Johannesburg is #2 on The 2014 GOOD City Index.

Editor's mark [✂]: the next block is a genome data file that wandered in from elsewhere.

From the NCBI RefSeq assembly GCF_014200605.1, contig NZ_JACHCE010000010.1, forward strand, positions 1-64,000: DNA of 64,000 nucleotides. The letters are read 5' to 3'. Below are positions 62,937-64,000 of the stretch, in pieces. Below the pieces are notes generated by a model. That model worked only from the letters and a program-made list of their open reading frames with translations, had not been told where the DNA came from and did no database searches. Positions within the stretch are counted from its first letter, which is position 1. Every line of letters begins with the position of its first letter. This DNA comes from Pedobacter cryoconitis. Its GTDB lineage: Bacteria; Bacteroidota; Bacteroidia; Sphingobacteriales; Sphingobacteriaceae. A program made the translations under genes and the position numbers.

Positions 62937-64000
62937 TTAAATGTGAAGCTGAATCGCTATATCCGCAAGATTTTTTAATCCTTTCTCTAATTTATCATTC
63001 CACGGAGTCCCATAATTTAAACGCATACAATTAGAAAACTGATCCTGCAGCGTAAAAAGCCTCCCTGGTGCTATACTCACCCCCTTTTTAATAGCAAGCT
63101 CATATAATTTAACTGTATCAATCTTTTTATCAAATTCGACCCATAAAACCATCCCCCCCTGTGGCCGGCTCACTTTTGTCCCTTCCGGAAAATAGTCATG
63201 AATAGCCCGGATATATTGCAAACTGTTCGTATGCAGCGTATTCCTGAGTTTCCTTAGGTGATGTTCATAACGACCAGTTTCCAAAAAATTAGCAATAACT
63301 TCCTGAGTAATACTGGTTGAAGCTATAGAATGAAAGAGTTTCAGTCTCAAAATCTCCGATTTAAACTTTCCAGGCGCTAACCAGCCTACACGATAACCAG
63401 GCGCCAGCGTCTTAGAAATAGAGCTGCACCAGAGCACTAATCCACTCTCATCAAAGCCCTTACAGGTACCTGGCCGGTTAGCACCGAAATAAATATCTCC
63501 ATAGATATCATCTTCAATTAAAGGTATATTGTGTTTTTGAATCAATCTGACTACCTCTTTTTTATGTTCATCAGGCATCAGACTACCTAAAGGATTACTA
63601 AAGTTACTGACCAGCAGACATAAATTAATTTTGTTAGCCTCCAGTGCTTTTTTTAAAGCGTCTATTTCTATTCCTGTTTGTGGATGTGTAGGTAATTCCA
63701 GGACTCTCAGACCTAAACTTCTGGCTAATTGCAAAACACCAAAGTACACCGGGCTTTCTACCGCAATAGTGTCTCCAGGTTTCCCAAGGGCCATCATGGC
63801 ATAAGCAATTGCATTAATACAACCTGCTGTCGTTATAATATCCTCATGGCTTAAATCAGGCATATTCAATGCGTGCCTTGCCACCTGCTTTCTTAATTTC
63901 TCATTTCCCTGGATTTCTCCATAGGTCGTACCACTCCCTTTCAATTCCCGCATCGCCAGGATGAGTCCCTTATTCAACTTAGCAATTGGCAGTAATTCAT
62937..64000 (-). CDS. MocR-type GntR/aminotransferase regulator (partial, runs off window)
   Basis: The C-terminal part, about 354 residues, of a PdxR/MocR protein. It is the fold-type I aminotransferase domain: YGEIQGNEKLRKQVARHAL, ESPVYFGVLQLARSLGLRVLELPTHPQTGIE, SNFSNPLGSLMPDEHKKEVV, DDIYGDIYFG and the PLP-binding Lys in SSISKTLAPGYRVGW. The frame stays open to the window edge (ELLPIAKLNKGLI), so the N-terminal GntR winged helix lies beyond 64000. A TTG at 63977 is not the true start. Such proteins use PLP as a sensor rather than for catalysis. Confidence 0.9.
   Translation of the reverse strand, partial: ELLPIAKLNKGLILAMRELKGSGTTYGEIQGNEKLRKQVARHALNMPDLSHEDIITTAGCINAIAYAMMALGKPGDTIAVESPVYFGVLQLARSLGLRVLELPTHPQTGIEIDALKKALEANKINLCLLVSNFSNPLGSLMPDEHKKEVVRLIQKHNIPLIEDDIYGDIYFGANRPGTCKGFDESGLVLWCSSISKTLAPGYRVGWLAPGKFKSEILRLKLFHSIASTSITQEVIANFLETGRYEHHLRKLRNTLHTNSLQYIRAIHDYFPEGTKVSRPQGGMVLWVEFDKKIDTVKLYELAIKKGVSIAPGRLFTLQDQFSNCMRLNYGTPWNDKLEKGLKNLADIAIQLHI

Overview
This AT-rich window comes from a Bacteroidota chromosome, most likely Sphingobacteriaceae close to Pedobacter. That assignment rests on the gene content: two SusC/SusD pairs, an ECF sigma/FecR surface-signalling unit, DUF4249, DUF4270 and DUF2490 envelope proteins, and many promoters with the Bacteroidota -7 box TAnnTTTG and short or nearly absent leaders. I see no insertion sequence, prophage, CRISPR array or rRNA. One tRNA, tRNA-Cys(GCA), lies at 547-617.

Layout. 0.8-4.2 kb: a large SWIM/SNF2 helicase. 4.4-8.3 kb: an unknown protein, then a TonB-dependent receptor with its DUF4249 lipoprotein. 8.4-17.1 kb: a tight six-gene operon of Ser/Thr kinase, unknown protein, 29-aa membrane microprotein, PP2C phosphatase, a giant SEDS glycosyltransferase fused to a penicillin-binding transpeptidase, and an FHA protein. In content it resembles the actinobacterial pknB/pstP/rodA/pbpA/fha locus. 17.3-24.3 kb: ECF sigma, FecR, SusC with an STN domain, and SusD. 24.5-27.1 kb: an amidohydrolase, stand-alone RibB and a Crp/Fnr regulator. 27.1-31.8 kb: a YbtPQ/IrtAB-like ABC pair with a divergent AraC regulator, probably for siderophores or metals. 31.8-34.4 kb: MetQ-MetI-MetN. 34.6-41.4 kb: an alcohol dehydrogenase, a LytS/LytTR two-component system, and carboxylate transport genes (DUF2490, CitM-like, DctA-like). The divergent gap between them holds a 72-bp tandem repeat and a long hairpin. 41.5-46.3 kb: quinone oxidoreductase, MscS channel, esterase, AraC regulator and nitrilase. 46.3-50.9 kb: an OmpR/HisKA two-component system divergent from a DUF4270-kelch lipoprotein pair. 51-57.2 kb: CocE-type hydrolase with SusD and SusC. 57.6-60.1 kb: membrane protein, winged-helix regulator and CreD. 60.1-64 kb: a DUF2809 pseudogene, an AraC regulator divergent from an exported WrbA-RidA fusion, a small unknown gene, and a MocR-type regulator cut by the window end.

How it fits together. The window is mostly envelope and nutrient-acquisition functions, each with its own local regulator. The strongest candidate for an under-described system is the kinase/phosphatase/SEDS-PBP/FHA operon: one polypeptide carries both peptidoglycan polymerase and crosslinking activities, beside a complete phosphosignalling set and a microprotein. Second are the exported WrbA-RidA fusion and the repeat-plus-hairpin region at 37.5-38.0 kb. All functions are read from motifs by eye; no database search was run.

It’s to Joburg’s advantage that, distracted by Cape Town, people don’t seem to pay as much attention to it as they should. The city gives those who give it the time of day a chance to step in and own a small pocket of something—an idea, a space, a view, or a solution. Not that there aren’t many systemic problems in Joburg: crime, poverty, dubious political spending, and a lack of infrastructure and proper sanitation, just to name a few. But the city is good at finding new, sometimes unorthodox, ways to fix itself, like freeing owls to hunt rats in the townships and starting a youth photography skills development program named “Iwasshot in Joburg :).” In 2014, the African National Congress (ANC), the political party once headed by Nelson Mandela, saw slipping numbers in the provincial elections, as the influence of younger, forward-looking voters—whose political alliances aren't as heavily influenced by past promises of post-apartheid South Africa—began to set in. More and more, urban regeneration projects signaled this shifting spirit, such as bike lanes in Soweto, a multi-use development in the once-rundown area of Newtown, and the Joburg Art Fair, which became a truly citywide celebration.